["Socialists," "egalitarians," "communists": In France, before the time of Karl Marx, of course, these terms were used, as Bastiat uses them, to refer generally to those political theorists advocating collectivism primarily as a means to advance equality. Before and during the Revolution they included Morelly ( Code de la nature, 1755); Mably ( Doutes.... sur l'ordre naturel et essentiel des sociétés politiques, 1768); Babeuf, founder of the society of "the Equals" (executed in 1797), and his later followers: Philippe Buonarroti, Armand Barbès, Martin Bernard, and Louis Auguste Blanqui. Bastiat also includes as sharers of these ideas his contemporary "planners of artificial social orders": Fourier, Louis Blanc, Considérant, Cabet, Owen, and Saint-Simon. (Cf. notes on Fourier, Louis Blanc, Owen, and Cabet, chapter 1, p. 11; on Proudhon, chapter 5, p. 128; on Considérant, p. 550.)—Translator.]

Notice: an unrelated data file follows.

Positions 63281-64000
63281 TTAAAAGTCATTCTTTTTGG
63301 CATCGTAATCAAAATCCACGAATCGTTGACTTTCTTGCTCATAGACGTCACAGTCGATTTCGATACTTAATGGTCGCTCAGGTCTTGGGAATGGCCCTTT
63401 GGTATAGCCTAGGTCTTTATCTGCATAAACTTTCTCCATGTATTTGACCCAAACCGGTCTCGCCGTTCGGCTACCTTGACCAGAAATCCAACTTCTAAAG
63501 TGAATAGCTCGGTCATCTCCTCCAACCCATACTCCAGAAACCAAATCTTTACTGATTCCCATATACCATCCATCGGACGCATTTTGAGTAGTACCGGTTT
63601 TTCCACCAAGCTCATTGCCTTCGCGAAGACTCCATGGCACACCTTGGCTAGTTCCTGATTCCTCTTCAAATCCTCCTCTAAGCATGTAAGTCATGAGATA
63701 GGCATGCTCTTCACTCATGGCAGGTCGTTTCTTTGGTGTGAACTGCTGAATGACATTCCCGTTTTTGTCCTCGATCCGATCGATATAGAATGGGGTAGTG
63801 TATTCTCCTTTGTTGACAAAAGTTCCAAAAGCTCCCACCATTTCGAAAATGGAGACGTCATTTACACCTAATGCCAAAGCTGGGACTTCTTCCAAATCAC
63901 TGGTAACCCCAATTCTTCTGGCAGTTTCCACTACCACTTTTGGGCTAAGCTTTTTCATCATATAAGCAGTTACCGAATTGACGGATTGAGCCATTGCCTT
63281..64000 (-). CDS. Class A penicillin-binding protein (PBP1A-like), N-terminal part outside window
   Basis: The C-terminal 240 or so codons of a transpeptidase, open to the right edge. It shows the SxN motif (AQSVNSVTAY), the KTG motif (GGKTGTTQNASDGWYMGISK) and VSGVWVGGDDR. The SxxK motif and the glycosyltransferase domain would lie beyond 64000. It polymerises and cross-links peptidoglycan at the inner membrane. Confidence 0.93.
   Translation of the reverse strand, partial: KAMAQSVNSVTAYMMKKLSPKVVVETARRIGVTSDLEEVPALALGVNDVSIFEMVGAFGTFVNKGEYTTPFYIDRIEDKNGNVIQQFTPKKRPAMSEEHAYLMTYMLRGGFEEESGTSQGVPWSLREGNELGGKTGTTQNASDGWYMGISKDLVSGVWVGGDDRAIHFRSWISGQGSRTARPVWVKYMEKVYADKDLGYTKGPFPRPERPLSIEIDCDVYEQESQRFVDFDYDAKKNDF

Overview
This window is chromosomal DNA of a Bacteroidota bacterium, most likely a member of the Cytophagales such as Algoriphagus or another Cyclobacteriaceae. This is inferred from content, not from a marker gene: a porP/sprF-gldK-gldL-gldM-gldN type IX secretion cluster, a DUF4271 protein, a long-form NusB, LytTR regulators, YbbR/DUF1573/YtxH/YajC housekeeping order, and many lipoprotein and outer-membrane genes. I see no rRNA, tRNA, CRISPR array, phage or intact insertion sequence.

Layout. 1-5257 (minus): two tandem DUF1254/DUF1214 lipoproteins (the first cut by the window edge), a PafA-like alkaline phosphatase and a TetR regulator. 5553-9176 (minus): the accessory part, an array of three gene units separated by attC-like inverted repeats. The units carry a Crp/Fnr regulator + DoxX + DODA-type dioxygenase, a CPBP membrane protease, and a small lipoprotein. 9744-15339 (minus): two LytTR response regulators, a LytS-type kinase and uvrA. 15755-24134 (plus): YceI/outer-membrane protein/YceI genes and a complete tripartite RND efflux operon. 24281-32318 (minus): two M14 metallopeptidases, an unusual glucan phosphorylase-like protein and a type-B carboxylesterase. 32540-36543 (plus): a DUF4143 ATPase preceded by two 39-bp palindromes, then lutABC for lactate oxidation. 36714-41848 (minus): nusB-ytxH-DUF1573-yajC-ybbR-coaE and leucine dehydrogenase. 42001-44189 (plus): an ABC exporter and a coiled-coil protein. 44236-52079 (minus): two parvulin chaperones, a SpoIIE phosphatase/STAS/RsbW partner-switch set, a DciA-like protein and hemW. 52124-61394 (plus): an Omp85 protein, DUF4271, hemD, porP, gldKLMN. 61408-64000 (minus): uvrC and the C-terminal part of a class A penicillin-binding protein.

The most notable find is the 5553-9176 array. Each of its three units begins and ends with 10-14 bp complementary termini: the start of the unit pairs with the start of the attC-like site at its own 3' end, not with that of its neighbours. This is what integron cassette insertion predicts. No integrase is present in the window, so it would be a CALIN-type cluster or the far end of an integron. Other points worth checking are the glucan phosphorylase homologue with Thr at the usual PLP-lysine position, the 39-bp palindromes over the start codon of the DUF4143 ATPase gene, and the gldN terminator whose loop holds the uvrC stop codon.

Preface to the English-Language Edition, by George B. de Huszar
P.1

by George B. de Huszar

Preface to the
English-Language Edition

Frédéric Bastiat has said that the Harmonies is a counterpart to Economic Sophisms, and, while the latter pulls down, the Harmonies builds up. Charles Gide and Charles Rist in a standard treatise, A History of Economic Doctrines, have referred to "the beautiful unity of conception of the Harmonies," and added, "we are by no means certain that the Harmonies and the Pamphlets are not still the best books that a young student of political economy can possibly read."

P.2

Unfortunately the Harmonies after chapter 10 are unfinished fragments and therefore are filled with repetitions which Bastiat would have corrected had he lived. It is also important to keep in mind that parts of the Harmonies were first given as speeches.

P.3

This translation follows as faithfully as possible the original French standard edition of the complete works of Bastiat. Cross references have been included among the three volumes of the present translation.

P.4